Articles and Resources
Date Fairness.com Resource Read it at: Mar 15, 2012 A Meter So Expensive, It Creates Parking Spots
QUOTE: ...San Francisco is trying to shorten the hunt with an ambitious experiment that aims to make sure that there is always at least one empty parking spot available on every block that has meters. The program, which uses new technology and the law of supply and demand, raises the price of parking on the city’s most crowded blocks and lowers it on its emptiest blocks....acknowledged that the program was “complicated on the social equity level.”
New York Times Apr 16, 2010 Put Vendors in Their Place
QUOTE: An army of book sellers set up tables along Fifth Avenue, blocking the sidewalks, collecting no sales tax and paying no property tax, and in some instances selling stolen goods. My concern for a poet’s right to sell his poems by hand (the regulations wouldn’t limit artists who roam with their works) was never meant to encompass commercial vendors appropriating the public right of way for private business use.
New York Times Nov 29, 2008 Preservationists See Bulldozers Charging Through a Loophole
QUOTE: The strategy has become wearyingly familiar to preservationists. A property owner — in this case Sylgar Properties, which was under contract to sell the site to Related — is notified by the landmarks commission that its building or the neighborhood is being considered for landmark status. The owner then rushes to obtain a demolition or stripping permit from the city’s Department of Buildings so that notable qualities can be removed, rendering the structure unworthy of protection.
New York Times Dec 28, 2007 Art Attack: Public installations have been raising hackles ever since that pesky Parthenon went up in Greece. Next up: a controversial sculpture is set to rise from the ashes in Phoenix.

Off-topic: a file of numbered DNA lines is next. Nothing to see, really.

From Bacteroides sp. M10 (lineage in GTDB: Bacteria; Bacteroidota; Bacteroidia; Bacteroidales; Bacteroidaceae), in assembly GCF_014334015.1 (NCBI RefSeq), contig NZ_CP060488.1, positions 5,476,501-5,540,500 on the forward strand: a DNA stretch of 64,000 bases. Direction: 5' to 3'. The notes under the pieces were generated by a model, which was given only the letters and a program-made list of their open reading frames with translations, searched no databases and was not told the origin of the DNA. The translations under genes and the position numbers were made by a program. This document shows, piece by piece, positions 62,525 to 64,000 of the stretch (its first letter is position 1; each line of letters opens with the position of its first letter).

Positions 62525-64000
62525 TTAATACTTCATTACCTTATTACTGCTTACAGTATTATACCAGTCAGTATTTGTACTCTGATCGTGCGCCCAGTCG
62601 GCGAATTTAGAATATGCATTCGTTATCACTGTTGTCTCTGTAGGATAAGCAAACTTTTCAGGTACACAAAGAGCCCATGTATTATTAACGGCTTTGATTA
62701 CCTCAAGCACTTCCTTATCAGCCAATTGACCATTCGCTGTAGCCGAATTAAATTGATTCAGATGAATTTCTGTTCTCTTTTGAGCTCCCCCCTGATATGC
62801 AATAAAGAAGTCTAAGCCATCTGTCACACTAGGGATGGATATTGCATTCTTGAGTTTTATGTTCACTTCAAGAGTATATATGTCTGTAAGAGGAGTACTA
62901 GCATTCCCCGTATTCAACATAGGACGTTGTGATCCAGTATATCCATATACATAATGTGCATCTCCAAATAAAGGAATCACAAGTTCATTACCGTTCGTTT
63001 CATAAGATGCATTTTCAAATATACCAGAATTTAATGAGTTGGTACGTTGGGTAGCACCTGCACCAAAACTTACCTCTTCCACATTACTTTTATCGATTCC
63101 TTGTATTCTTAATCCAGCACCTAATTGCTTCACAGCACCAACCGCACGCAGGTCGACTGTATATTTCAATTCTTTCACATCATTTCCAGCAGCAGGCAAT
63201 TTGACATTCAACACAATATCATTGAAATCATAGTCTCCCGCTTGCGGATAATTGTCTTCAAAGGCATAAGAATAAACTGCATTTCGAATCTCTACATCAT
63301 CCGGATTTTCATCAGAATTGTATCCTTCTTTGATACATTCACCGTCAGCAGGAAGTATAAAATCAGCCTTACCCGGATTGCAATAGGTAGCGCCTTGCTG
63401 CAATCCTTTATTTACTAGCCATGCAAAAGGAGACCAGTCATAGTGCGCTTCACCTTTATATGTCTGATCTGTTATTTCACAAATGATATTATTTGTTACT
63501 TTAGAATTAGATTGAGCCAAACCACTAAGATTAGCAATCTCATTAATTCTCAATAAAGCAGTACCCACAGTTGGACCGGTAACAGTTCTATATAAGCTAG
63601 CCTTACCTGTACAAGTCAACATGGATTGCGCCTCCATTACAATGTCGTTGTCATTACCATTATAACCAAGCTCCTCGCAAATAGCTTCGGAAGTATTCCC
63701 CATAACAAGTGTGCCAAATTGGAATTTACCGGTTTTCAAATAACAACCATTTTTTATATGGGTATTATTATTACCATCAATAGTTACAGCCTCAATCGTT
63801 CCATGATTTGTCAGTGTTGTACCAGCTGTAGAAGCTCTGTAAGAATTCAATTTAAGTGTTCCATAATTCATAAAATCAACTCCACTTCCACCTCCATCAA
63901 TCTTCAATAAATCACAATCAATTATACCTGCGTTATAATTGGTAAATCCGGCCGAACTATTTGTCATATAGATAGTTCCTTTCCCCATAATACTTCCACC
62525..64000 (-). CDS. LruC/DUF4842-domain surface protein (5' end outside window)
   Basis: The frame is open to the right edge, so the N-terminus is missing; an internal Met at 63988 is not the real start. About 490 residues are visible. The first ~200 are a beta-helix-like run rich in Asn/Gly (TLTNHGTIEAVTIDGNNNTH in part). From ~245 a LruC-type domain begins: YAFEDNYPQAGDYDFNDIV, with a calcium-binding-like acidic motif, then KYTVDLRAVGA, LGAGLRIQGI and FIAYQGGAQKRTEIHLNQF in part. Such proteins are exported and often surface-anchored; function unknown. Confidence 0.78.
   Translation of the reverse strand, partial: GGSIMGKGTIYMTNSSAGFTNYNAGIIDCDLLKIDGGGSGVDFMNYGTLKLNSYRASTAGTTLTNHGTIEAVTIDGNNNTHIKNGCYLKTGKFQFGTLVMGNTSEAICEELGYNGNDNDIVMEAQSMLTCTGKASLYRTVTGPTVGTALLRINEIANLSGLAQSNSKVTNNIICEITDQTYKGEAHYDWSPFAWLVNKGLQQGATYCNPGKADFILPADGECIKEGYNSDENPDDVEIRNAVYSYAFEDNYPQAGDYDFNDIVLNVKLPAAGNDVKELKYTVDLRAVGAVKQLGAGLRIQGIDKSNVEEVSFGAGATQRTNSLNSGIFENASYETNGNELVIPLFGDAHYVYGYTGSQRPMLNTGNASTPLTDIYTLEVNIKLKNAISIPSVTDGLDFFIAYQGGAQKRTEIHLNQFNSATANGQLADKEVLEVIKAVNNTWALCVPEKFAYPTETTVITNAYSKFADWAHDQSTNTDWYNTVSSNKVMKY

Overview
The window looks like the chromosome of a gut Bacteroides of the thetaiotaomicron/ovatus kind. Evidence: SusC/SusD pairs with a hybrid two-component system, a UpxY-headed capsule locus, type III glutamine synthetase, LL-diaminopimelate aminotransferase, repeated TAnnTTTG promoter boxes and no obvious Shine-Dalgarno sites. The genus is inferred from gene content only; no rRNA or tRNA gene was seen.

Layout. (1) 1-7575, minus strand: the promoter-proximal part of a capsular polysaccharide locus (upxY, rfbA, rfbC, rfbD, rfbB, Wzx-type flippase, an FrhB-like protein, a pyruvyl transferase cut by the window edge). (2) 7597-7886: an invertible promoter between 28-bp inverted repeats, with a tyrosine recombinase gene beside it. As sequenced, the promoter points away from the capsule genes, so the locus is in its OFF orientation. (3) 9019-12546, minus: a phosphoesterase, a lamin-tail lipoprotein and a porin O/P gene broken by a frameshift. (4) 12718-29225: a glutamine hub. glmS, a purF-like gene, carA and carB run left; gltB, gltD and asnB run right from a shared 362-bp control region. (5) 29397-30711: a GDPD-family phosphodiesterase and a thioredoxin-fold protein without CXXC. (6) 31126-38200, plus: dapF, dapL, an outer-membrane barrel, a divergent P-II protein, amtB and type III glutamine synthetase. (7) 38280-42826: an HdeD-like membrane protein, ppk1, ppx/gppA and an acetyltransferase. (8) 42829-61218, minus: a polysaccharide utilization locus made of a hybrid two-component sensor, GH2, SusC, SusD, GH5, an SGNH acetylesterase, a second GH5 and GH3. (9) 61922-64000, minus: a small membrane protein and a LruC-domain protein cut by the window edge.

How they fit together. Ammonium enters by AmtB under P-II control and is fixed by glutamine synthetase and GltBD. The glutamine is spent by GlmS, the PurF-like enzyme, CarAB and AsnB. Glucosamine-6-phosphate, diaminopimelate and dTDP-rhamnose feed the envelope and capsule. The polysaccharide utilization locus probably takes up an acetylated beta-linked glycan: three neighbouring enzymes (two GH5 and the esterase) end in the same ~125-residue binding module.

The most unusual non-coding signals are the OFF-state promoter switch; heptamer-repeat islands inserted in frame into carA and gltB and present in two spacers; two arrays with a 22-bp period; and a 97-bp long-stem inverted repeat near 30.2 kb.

QUOTE: public art...if you think people are arguing over how these artworks actually look or what they represent, think again. In most cases what puts people in a tizzy is location, funding, durability, safety, effect on property values, traffic patterns and other unsexy logistical issues, says Bob Lynch, president and CEO of Americans for the Arts...
Newsweek Jul 25, 2007 The numbered days of the solo commute: Proposed congestion taxes could make driving alone a luxury of the past.
QUOTE: New York's Mayor Michael Bloomberg proposed a congestion tax of $8 on cars and $21 on trucks going into Midtown Manhattan. Last month a Chicago alderman floated a similar idea..... the rich will be unaffected, while average drivers will be forced to find other ways to get to work.
Christian Science Monitor Mar 05, 2007 With 'affordable housing' buildings for sale, tenants worry: The US blocked the sale of Brooklyn's Starrett City complex until the buyers can prove it will stay affordable.
QUOTE: The record prices investors are now willing to pay are generating fears that new owners may raise rents in places like Starrett City to help pay for them. If that happens, many working and middle-class families who have made Starrett City home since it opened in the 1970s may not be able to afford it.
Christian Science Monitor Jul 19, 2006 Study Documents ‘Ghetto Tax’ Being Paid by the Urban Poor
QUOTE: poor urban residents frequently pay hundreds if not thousands of dollars a year in extra costs for everyday necessities...some of the disparities were due to real differences in the cost of doing business in poor areas, some to predatory financial practices and some to consumer ignorance.
New York Times Jan 09, 2006 Urban Colleges Learn to Be Good Neighbors: Universities Also Reap Benefits From Investing in Their Communities
QUOTE: Ten years ago, the University of Pennsylvania was under siege....The university and private developers have invested about a billion dollars over the past decade in security, retail, schools, the local housing market and what Penn refers to as "economic inclusion" -- making sure the community and minority companies get a piece of the success.
Washington Post Jan 08, 2006 Plan Would Open All New Orleans for Rebuilding